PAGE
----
Real estate video hosting company Onvedeo has shifted its focus from hosting videos uploaded by real estate professionals to developing technology that streamlines the listing video creation process with full-motion video and live voice-overs for brokers and, now, agents.
Onvedeo launched its video listing syndication service in March. In July, the firm rolled out a fully automatic video-production system, “VidGenie,” for brokers, which pulls data directly from brokers’ listings and creates Web- and mobile-optimized videos and updates them automatically.
Screen shot of an Onvedeo agent VidGenie listing video.
And now it has developed a VidGenie platform for agents that allows them to upload listing photos and video segments; select background music from folk to string; and choose voice-over languages and accents for a custom listing video running about 60 seconds long. The video (see a sample here) includes up to three live-motion video clips of the listing’s city and a live-voiced narrator introducing the basics of the listing.
Onvedeo charges $9.95 per high-definition VidGenie video ($4.95 for standard definition) or $49.95 per month for a package of seven HD videos per month ($29.95 for seven SD videos per month).
The secret behind the streamlined videos is a growing database of professional live voice and location-specific video clips, said Onvedeo founder and CEO Boubou Guiro.
A couple of months ago the firm raised $500,000 of seed investment that allowed it to bring on some developers, growing the employee count to five; move to a new office in San Francisco; and ramp up production of its latest offering, Guiro said.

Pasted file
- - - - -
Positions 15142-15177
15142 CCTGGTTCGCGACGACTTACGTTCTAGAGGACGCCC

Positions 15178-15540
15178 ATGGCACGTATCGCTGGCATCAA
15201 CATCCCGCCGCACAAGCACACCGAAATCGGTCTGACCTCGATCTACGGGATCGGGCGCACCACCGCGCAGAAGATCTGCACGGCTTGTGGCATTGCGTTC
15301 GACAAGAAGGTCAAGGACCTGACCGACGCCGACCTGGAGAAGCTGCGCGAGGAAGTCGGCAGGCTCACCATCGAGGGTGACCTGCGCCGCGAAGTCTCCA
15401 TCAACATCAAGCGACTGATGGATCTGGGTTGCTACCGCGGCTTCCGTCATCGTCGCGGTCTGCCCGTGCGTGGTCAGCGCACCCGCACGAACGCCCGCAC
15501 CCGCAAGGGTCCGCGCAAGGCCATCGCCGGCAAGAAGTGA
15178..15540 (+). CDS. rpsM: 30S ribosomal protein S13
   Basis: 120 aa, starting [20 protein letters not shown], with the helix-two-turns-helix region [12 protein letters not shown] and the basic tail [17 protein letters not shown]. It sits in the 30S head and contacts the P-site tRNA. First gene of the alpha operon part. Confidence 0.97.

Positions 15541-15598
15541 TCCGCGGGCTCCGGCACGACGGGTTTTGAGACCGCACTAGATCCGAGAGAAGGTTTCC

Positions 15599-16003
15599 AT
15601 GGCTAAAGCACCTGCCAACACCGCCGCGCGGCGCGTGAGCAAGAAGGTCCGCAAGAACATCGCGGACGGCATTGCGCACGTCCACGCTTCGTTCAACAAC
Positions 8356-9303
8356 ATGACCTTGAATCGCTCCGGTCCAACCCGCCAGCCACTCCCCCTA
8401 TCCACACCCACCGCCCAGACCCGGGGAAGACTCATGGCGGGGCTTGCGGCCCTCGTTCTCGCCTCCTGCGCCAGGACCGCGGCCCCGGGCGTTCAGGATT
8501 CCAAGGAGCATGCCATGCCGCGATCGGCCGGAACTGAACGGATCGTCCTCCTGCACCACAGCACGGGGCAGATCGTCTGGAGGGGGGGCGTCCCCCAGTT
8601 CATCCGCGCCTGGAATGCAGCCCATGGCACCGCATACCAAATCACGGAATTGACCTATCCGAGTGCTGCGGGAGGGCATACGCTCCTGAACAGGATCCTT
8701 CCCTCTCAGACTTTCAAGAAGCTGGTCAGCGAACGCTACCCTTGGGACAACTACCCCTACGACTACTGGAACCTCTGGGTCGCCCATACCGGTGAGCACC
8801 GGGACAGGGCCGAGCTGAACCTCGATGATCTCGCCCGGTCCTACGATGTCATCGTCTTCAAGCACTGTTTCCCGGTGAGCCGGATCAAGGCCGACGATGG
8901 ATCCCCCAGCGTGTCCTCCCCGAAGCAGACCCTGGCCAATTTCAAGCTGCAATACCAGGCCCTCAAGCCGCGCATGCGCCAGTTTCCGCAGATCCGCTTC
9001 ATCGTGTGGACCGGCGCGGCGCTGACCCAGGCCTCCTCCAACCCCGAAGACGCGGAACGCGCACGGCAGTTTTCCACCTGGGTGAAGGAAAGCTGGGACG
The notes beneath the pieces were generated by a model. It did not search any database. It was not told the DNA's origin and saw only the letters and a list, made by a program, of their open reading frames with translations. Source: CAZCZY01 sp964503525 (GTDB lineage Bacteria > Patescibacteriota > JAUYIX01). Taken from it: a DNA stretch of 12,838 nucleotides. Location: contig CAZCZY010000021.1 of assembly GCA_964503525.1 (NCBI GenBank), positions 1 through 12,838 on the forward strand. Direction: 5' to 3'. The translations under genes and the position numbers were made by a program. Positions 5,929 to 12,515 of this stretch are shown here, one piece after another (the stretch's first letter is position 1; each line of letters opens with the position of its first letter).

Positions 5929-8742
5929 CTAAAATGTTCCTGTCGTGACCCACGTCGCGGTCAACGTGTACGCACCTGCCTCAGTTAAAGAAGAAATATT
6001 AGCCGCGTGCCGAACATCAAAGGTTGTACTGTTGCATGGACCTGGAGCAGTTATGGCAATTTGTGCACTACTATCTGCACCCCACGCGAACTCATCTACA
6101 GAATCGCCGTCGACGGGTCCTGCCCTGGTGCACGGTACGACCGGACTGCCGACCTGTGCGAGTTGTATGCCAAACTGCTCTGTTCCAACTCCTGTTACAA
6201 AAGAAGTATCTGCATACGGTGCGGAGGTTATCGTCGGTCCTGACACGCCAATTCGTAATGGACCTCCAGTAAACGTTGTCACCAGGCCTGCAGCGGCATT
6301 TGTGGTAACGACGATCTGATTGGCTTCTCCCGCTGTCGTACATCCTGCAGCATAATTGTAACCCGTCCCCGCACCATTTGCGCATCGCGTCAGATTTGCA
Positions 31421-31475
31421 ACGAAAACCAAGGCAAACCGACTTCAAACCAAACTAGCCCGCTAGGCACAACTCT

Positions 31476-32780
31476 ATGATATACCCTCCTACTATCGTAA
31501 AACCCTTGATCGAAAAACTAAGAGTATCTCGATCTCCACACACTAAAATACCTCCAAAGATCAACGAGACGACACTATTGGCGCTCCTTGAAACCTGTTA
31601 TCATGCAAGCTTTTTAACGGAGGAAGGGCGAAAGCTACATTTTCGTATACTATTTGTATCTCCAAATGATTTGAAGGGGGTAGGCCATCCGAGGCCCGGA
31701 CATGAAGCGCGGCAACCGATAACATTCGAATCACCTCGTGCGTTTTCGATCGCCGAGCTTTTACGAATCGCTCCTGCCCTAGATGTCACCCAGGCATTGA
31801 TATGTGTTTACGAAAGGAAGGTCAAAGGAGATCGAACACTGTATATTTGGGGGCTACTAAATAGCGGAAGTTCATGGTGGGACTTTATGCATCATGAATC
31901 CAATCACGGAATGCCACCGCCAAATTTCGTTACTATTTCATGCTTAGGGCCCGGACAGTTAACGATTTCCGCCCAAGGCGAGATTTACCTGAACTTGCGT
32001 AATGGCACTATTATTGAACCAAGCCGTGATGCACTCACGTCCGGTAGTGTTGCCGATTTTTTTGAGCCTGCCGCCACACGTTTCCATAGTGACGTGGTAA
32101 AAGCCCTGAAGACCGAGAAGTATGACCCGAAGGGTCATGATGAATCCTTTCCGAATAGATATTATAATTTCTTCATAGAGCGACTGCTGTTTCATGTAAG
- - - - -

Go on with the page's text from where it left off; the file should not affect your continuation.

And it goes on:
The firm hires professional voice artists to read scripts that include various listing prices, layouts and cities that are reorganized into custom videos. The videos can be embedded into other websites, emailed and shared via Facebook and Twitter. Scripts are currently available in English, Spanish, English-Australian, Chinese Mandarin and French Canadian, and text in the videos is also translated into one of the five languages an agent selects.
The goal, Guiro said, is to drill down the specific voice-overs and stock video clips purchased from third parties to the neighborhood level. Currently, the platform supports voice-overs in most cities in California, Arizona, New York and New Jersey where Onvedeo has customers and has video clips for the entire U.S., Canada, France, China, Australia and England. As the firm adds clients in more places, it will grow the number of locations where it has voice-overs that names the specific city.
The location-specific video plan Onvedeo has is ambitious. Getting neighborhood video clips will involve hiring videographers, Guiro said.
“We want to cover every neighborhood in the U.S.,” he said.
“Our goal is to make every video different.”
Onvedeo plans to expand the platform in the coming months, including adding languages such as Korean, Japanese, Russian and Italian; offering more video themes that agents can choose from; allowing agents to upload video clips of the homes they’re profiling to be included in the video; giving agents the opportunity to add an intro video clip; adding a rentals version; and releasing a mobile application, Guiro said.
The firm is also working to integrate with some multiple listing services so agents wouldn’t have to enter listing data in those markets to create a VidGenie video.
Editor’s note: This story has been updated to clarify that Onvedeo has stock videos for most cities in the U.S., Canada, France, China, Australia and England, but has voice-overs that name specific cities, as of now, in California, Arizona, New York and New Jersey.